(Brondı´zio)—a central argument of the contribu-
tors to this volume. However, others may ﬁnd the
three chapters in this volume (authored by the ed-
itors) a bit tedious and largely unwarranted be-
cause of their constant arguing for the irrelevance
of other approaches and the superiority of histori-
cal ecology as a research program. Few readers
would quarrel with the importance of ecological
studies becoming increasingly historical or that re-
search needs to incorporate human agency in its
analytical considerations. For example, we have al-
ready begun to see the detailed historical exami-
nation of land use at what later became Harvard
Forest by Foster and Aber. Long-Term Ecological
Research stations (LTERs) have begun to recon-
struct the prebiological station land uses to better
understand the factors that may have led to the
vegetations studied since the creation of the LTERs
in the 1970s. The editors dismiss cultural ecology,
ecosystem ecology, adaptationist approaches, and
systems ecology because they “ultimately . . . deny
human agency” (p 4) in positively changing the
environment over time. Although there are au-
thors who surely do so, there is plenty of work using
these approaches that does talk about the transfor-
mative power of humans (e.g., P M Vitousek et al.
1997. Science 277(5325):494–499; E F Moran and E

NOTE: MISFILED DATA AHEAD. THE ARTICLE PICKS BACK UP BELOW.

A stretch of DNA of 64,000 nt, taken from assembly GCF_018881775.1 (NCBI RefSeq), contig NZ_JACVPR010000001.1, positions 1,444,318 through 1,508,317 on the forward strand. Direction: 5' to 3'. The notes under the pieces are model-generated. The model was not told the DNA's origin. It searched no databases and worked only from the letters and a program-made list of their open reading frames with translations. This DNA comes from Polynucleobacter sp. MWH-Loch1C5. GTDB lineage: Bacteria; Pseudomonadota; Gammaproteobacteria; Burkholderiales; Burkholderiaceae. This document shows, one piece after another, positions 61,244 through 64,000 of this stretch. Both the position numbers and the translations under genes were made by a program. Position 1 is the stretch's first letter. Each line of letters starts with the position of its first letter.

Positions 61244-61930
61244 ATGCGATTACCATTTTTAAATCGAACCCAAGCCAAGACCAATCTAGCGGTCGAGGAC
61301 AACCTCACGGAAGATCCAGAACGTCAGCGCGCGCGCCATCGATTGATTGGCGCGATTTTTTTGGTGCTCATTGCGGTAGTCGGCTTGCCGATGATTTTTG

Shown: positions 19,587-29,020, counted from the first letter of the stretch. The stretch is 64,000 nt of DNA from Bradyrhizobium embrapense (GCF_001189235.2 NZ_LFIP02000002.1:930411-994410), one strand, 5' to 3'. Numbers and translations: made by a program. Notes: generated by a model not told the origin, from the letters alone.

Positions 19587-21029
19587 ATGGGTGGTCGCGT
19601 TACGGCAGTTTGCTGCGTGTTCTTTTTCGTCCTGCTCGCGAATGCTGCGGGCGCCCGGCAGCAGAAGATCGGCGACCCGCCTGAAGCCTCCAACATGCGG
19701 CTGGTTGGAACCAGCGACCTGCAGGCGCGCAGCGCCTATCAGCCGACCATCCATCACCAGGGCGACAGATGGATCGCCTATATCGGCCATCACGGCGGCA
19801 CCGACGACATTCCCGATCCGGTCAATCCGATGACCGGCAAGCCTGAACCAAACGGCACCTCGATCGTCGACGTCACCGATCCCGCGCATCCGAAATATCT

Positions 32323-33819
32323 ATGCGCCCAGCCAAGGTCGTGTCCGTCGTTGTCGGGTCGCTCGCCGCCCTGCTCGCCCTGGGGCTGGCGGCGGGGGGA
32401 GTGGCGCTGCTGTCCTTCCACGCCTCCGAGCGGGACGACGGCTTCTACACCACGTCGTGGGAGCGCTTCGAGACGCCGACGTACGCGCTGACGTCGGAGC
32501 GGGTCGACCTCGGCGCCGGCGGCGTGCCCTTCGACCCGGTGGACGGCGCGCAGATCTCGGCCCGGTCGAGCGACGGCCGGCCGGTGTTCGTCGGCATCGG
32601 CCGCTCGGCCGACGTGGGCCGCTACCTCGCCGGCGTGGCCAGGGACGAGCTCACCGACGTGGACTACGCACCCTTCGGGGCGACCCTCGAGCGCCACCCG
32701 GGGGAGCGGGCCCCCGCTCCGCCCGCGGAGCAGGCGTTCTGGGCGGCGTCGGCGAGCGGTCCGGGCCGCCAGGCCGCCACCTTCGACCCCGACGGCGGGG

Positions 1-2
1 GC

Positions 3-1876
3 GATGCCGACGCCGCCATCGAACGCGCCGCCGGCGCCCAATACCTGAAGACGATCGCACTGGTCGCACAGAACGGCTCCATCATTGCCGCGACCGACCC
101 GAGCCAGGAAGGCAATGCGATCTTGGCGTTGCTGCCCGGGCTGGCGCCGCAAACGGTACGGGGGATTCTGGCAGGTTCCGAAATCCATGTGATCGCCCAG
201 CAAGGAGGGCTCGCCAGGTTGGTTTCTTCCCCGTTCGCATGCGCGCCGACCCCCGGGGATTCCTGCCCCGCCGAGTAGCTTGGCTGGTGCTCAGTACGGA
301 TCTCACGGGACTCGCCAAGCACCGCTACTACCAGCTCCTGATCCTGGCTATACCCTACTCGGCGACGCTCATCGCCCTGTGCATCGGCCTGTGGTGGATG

Ostrom. 2005. Seeing the Forest and the Trees: Human-
Environment Interactions in Forest Ecosystems. Cam-
bridge (MA): MIT Press). In short, the editors have
created a cluster of “straw men” that they can treat
dismissively, to highlight the uniqueness of their
proposed research program. This was unnecessary,
as there is evident merit in an approach that dis-
cusses human-environment interactions over time
and space. Few environmental anthropologists, ge-
ographers, or ecologists would quarrel with this
program. Most of us embrace and, indeed, practice
it already—and it would be more productive to ﬁnd
ways to deﬁne the goals of the different approaches
that surely vary and explain why we need more
than one research program to understand human-
This collection is a welcome addition to the
growing number of studies that examine human-
environment interactions. Its focus on prehistory
and on how people have transformed plants, drain-
age, soils, and animals to achieve their goals com-
plements existing studies with a more contempo-
rary focus, and with different emphases.
Emilio F Moran, Anthropology and School for Pub-
lic & Environmental Affairs, Indiana University,
Plants on Islands: Diversity and Dynamics on
a Continental Archipelago.
By Martin L Cody. Berkeley (California): University of
California Press. $49.95. x ם 259 p ם 25 pl; ill.;
index. ISBN: 0-520-24729-9. 2006.
From the 25 beautiful plates tucked into the center
of this slim volume, I can imagine the more than
20 years of fun Martin Cody had in “zodiacking”
around the countless beautiful islands in Barkley
Sound of southwestern Vancouver Island. But
Cody has “paid his dues” by summarizing the re-